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Pirates of Greed Get Away with Murder: Appeals Court Favors Japanese Whale Poachers

Sea Shepherd Conservation Society

The Nisshin Maru pulls a recently killed whale up their slipway.

Photo: Australian Customs

In response to the Ninth Circuit Court of Appeals opinion in a preliminary injunction hearing against Sea Shepherd Conservation Society U.S. as brought by Japan’s Institute for Cetacean Research (ICR)—a government-subsidized front for commercial whaling—the global marine conservation nonprofit calls the ruling a “bad decision,” but says the gavel hasn’t come down quite yet. A ruling from a pending trial and other legal actions are yet to come. Meanwhile, the group says Japan’s whale-poaching pirates of greed are literally getting away with murder—the murder of whales.

Moreover, Sea Shepherd has called for the case to be reviewed again before an eleven-judge Ninth Circuit Court panel. The Ninth Circuit Court issued a temporary injunction in December in favor of the Japanese whale-poaching fleet and against Sea Shepherd U.S.’s activities in the Southern Ocean, overturning a decision by the Honorable District Court Judge Richard A. Jones in March of last year. At the time, the temporary injunction was issued with no opinion whatsoever. The opinion was finally issued late Monday and ignored the well-reasoned ruling in Sea Shepherd’s favor by Judge Jones.

In this most recent ruling, the Ninth Circuit called Sea Shepherd “pirates,” but it is indeed the whale poachers who are the real pirates in this scenario—pirates of greed and murder. At a press conference at the National Press Club earlier this month, iconic environmental attorney Robert F. Kennedy, Jr., president of Waterkeeper Alliance, echoed that sentiment about the ICR:

“ … The Institute for Cetacean Research, which is an arm of the Japanese government, is really a pirate organization masquerading as a scientific research group. … If you are violating international law on the high seas, you are a pirate.

“And we have in our country a long and proud history of battling piracy on the high seas, beginning in 1805 when Thomas Jefferson sent the marines to Tripoli to subdue the Barbary Pirates. And we ought to be, not trying to impede Paul Watson and Sea Shepherd, but we should be issuing him letters of marque in order to support and recognize the important value of his activities to our country and to the world community in battling a pirate organization that is in violation of international laws. He is performing a profound public service for all of us and instead of recognizing him, the U.S. government, various agencies of the U.S. government, have attempted to impede him.”

Letters of marque were historically used by governments many years ago to seize genuine pirate ships. They were a government license authorizing a person (known as a privateer) to attack and capture enemy vessels and bring them before admiralty courts for condemnation and sale.

In addition, in a highly questionable and unprofessional move, the three-panel member of the Ninth Circuit Court called into question Judge Jones’ well-articulated ruling in which he said Sea Shepherd was acting in the public interest for the protection of wildlife and the Earth. He also reasoned further that the group’s activities amount to nothing more than low-level harassment. Still, clearly unconcerned with the plight of the planet, the Ninth Circuit made a rare and unwarranted decision that Jones should be removed from the case, with one of the three judges dissenting on that ruling.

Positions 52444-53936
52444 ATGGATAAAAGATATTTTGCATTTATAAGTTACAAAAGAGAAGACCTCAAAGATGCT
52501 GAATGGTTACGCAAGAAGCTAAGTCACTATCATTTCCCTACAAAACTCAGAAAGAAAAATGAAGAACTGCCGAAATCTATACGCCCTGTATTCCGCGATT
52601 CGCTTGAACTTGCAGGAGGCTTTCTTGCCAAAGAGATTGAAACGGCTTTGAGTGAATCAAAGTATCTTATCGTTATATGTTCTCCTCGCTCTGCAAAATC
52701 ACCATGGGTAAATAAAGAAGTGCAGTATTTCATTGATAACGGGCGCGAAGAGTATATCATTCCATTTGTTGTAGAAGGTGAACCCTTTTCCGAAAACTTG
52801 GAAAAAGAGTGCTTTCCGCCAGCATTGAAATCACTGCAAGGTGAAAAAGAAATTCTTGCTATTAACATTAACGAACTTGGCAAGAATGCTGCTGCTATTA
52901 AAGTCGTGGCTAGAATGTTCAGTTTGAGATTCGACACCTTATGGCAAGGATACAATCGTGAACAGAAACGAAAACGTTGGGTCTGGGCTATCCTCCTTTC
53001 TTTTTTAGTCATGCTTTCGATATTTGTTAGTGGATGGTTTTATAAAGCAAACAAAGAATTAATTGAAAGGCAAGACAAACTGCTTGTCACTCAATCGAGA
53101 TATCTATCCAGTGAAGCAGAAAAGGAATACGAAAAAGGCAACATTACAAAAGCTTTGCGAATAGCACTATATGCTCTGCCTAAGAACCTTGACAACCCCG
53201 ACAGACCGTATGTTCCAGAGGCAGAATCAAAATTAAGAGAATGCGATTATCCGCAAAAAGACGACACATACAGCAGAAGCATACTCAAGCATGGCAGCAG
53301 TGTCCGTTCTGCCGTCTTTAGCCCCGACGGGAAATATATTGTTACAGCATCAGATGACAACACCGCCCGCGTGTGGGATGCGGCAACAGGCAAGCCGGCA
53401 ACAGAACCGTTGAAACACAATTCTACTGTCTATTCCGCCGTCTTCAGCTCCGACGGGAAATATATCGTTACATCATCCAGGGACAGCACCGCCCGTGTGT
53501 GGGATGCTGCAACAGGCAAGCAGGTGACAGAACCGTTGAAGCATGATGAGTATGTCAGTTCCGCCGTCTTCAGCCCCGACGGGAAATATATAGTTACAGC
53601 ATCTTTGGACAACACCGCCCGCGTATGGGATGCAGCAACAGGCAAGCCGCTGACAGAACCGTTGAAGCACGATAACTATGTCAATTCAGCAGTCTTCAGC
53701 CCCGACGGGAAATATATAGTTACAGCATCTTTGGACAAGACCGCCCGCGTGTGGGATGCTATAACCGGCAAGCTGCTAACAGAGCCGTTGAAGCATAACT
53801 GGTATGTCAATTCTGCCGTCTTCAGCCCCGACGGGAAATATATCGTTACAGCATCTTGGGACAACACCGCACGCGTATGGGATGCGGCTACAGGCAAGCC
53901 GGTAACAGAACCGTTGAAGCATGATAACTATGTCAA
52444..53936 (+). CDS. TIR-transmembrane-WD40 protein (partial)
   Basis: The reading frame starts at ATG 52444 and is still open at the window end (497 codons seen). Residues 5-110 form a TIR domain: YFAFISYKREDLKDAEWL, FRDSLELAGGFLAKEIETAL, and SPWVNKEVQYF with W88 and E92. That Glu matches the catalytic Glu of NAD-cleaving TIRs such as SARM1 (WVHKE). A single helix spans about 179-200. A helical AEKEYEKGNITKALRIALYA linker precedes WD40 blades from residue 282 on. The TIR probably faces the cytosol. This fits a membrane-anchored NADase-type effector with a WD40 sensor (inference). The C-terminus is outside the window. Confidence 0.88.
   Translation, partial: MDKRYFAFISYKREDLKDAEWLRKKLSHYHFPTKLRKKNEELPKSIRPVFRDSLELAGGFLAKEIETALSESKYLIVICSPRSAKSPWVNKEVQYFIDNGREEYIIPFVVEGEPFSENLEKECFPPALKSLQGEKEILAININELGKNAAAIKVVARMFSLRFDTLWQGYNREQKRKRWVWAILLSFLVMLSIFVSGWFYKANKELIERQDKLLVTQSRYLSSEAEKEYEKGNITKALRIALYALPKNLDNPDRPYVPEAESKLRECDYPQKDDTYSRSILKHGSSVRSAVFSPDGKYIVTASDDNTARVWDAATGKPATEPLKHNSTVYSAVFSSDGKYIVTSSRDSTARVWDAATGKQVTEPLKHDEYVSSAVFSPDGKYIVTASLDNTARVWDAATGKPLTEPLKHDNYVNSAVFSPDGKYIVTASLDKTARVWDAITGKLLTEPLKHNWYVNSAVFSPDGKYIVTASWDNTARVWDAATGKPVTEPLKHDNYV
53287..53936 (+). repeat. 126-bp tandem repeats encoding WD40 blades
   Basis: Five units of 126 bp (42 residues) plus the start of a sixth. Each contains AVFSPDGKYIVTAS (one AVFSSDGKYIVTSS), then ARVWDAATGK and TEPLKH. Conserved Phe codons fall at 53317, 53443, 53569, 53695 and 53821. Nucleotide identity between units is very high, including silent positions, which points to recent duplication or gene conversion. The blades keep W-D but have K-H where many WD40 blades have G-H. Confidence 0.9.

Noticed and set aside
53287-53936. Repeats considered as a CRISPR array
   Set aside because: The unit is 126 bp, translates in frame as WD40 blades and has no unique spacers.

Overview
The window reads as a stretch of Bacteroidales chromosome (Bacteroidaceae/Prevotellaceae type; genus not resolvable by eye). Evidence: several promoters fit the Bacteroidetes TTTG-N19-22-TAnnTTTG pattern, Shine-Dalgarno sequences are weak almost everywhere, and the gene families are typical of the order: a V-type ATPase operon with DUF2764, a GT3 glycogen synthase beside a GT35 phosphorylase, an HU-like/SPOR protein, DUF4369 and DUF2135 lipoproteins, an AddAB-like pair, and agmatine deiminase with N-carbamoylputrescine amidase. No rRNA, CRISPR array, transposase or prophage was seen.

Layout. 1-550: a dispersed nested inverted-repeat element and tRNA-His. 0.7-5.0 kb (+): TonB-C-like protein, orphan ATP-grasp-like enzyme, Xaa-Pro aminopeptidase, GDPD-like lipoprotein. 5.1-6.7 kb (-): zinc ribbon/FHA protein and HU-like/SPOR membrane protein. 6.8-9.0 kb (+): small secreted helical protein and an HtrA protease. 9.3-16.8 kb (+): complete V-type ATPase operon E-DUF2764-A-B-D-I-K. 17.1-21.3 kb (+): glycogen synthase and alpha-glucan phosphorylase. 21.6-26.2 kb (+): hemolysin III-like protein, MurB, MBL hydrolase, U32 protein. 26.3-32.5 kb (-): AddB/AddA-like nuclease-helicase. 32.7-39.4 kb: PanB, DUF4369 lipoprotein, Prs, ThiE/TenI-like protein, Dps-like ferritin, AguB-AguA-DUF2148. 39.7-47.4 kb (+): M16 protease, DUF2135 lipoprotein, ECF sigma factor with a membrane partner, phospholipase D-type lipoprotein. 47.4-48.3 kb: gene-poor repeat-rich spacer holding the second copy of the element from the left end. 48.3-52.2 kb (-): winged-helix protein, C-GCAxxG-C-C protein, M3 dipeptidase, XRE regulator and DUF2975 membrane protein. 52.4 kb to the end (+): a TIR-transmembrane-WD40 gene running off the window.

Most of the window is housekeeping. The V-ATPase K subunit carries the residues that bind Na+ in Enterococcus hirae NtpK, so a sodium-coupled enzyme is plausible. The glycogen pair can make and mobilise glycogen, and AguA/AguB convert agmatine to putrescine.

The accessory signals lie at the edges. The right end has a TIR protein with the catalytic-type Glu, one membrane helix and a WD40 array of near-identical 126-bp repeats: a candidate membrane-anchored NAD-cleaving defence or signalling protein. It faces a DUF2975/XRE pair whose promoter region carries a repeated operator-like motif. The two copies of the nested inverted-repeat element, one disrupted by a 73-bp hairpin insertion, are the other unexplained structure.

“Clearly, this is a bad decision by the Ninth Circuit Court, but not unexpected,” said Scott West, director of intelligence and investigations for Sea Shepherd U.S. “But it’s an opinion; everyone has one. We happen to agree with Judge Jones' very well articulated and reasoned opinion on the matter,” he stated.

“Beyond that, the vitriolic and grandstanding manner in which the Ninth Circuit rendered its opinion makes us seriously doubt their qualifications for making a just decision. This court is part of the problem, not the solution. Not only is there no room for such a biased and unprofessional legal opinion, they somehow have the audacity to throw a highly respected, honored judge—one of their own—under the bus in order to side with foreign interests. Is this a decision of an American court or have we somehow mistakenly landed in Japan?” West added.

Sea Shepherd U.S. will continue to seek relief with regard to the injunction by going back to the full Ninth Circuit Court (En Banc) and a hand-picked judge of the U.S. Supreme Court. A first foray to the designated Supreme Court Justice was denied.

“We will continue to use the courts and the law to overturn these rulings,” said Charles Moure, lead counsel with Harris & Moure, Seattle, Wash. “We have a long, hard fight ahead of us but Judge Jones was correct when he said Sea Shepherd is working in the public interest for the greater good. Sea Shepherd has the court of public opinion on its side, backed by thousands of supporters worldwide, something the Japanese whale poachers will never have. The organization is prepared to take on these challenges, believing that in the end, justice will prevail and Judge Jones’ courageous opinion will become the law of the land,” he concluded.

Visit EcoWatch’s WATER and BIODIVERSITY pages for more related news on this topic.

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